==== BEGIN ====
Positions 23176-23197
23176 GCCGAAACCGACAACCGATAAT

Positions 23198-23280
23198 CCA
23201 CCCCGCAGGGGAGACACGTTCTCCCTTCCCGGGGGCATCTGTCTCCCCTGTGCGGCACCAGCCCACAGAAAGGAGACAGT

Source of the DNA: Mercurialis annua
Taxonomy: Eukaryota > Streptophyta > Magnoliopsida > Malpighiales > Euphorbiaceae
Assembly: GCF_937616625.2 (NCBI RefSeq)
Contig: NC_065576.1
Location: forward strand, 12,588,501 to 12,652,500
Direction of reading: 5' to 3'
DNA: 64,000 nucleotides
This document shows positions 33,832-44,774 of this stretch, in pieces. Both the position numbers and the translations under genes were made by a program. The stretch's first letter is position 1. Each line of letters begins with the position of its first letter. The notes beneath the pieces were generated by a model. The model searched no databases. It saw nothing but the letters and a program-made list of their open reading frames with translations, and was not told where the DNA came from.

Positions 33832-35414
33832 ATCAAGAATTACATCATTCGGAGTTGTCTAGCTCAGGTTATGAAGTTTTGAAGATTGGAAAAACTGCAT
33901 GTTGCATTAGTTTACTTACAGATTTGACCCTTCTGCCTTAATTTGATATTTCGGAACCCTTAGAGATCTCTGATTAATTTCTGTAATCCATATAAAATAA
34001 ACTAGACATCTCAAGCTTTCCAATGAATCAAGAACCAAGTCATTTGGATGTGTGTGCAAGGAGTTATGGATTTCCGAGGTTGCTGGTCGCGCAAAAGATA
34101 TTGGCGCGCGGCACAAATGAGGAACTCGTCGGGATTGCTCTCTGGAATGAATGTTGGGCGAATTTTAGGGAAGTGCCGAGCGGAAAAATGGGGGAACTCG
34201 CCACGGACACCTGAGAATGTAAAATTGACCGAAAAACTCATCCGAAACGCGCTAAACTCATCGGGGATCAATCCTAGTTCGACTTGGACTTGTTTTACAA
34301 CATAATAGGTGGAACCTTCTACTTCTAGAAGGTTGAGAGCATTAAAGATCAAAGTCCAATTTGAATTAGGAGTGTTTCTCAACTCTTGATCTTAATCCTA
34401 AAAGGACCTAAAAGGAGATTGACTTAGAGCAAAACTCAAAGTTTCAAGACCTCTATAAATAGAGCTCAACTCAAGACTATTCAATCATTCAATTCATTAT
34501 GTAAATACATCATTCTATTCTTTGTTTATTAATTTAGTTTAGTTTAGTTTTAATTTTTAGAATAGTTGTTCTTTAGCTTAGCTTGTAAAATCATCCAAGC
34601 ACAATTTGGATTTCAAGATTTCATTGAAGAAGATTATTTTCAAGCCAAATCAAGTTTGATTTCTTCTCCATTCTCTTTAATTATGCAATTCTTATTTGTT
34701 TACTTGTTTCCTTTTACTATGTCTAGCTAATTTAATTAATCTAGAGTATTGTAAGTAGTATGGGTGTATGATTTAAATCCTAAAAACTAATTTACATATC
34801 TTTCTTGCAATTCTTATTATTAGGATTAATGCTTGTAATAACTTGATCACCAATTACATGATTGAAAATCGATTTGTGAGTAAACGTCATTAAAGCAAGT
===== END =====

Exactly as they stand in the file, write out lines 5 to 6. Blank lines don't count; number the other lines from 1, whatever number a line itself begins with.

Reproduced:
23201 CCCCGCAGGGGAGACACGTTCTCCCTTCCCGGGGGCATCTGTCTCCCCTGTGCGGCACCAGCCCACAGAAAGGAGACAGT

Source of the DNA: Mercurialis annua